A Future Educator Talks Being an Active Advocate for Her Students (by Guest Blogger Kelsey Robertson)

Kelsey Robertson was a student in my Enhancing Youth Literacy course and is a future educator.  Read her post about how to be active in fighting educational inequity in big and small ways.

Before class, I was aware of the inequity in the educational system but unaware how pronounced it has become in Portland. As a future educator it is important not only to be aware of the inequities but to actively fight against them. In our class I learned that being active on the local level is just as important as on the higher levels, so I want to focus my work within my neighborhood and Portland. This action plan are my beginning steps to becoming an advocate for my students. 

  1. Share sources of information with others – When I was a guest blogger on the Education Action Network, I posted a link to the post on my Facebook page. Within a day, many of my friends told me how they were astounded to read about what I wrote and had never thought about it before. People have always said that social media is an effective tool to spread the word, and after seeing the response to my little blog post I want to continue to post links to news stories, blogs, and organizations doing interesting work. A subset of this goal is that I want to inspire friends and family to volunteer. Through my final project (creating a directory of places to volunteer for my UB students), I realized how many opportunities are out there. No matter your interests, there is a place for you to donate your time.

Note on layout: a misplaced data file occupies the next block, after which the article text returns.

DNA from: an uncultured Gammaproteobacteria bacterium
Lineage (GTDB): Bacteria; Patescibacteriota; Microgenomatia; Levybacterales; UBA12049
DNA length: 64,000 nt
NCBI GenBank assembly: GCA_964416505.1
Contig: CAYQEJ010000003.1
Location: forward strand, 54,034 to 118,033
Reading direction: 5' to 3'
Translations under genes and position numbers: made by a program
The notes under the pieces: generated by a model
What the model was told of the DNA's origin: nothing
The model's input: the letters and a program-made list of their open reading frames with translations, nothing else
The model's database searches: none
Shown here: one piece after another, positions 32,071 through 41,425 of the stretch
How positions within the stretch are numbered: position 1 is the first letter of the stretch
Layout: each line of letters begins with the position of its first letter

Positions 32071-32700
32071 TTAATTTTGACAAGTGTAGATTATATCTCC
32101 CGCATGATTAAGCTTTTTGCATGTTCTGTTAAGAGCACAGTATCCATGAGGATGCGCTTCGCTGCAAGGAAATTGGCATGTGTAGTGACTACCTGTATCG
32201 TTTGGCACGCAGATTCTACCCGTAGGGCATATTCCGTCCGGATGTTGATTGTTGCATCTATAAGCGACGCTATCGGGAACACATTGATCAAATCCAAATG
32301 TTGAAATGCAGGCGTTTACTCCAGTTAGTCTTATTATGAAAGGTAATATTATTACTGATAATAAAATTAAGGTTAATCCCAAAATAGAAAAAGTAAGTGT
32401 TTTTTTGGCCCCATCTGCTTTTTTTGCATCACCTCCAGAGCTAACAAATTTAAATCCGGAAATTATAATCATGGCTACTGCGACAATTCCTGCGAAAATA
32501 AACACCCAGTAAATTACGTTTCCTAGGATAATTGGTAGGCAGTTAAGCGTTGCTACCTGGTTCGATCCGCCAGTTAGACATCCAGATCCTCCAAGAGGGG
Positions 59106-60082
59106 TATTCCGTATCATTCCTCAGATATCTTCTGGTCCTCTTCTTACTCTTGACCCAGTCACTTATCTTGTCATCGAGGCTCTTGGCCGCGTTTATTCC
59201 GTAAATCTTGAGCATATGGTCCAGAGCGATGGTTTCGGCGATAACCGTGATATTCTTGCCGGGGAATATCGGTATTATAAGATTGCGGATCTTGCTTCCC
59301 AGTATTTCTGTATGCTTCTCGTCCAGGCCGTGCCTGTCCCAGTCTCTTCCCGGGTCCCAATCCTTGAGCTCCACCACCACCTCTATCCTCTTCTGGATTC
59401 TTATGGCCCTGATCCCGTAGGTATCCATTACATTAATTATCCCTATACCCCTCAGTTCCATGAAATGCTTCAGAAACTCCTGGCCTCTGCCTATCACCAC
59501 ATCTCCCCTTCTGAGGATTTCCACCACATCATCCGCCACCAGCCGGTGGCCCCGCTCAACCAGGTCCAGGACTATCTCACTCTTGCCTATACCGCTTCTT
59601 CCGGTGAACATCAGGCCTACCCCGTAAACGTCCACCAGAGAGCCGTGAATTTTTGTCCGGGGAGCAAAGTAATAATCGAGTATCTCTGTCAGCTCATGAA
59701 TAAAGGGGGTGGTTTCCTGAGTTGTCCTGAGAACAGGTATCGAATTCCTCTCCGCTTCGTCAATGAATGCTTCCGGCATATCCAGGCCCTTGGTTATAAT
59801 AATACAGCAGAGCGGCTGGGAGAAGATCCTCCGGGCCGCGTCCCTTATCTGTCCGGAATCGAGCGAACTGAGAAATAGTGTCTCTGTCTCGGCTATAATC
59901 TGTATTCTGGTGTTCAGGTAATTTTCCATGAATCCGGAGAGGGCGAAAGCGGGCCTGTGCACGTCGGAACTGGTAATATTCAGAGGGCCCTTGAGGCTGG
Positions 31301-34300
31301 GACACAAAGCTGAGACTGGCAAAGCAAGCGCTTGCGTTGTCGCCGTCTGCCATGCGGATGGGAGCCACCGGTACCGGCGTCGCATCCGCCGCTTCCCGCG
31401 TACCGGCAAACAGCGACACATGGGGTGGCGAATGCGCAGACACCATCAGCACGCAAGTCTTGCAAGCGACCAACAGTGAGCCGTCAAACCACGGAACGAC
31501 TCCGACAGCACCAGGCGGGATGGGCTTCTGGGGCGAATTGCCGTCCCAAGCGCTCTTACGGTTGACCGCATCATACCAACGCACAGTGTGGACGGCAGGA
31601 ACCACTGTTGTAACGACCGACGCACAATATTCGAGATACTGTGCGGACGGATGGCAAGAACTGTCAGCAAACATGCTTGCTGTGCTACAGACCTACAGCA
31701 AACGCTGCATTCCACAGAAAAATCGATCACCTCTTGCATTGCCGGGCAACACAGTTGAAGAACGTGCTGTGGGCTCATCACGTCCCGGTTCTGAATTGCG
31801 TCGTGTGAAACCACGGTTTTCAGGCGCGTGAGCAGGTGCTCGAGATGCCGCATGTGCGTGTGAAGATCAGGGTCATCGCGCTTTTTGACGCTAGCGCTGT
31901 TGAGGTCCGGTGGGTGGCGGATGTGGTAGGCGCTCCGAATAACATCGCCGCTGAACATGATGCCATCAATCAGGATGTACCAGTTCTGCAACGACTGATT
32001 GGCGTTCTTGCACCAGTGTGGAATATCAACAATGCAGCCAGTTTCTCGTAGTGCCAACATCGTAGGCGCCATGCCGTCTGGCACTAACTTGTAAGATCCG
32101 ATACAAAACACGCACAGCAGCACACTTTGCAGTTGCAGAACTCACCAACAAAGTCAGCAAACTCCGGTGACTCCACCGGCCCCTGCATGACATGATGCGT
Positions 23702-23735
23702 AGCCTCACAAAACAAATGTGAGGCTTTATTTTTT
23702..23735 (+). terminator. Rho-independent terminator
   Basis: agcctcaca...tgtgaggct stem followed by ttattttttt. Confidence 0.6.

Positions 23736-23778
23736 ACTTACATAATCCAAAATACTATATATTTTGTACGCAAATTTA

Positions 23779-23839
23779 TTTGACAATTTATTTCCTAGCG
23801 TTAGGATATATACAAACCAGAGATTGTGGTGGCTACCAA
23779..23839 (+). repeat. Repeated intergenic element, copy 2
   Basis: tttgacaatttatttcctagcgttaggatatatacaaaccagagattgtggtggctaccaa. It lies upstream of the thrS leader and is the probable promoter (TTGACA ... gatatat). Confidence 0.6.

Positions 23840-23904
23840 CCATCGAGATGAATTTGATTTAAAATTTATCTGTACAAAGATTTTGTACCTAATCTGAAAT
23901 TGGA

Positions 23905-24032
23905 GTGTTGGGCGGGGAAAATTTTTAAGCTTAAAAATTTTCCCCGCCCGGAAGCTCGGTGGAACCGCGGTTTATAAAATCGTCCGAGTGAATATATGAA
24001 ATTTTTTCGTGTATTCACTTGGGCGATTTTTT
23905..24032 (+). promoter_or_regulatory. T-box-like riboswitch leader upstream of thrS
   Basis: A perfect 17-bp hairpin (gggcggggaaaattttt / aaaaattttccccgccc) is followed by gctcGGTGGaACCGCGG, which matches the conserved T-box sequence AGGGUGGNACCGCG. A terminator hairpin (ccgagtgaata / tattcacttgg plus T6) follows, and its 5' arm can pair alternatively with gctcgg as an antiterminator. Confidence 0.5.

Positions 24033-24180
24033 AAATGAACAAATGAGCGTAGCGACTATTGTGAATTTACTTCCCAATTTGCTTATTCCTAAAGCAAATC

2. Stop multitasking – Multitasking is a bad habit of mine. On top of being a full time student, I have a job and volunteer regularly with 3 organizations! This makes scheduling difficult and can wear me down really easily. In addition to getting more sleep, I need to lighten my load and prioritize more. There are so many things that I want to do, but so little time in the day to do it.  One of the biggest problems is that with the classes and job that I have now, I’m not using my skills to the best of their ability. I’m fluent in Spanish but never use it anymore. My job is an office job to get me through school, but is in no way related to what I want to be doing. My ultimate goal within a year is to get a new job. I want a job that allows me to work with/on behalf of youth, use my Spanish, and ideally it would be related to education or youth advocacy.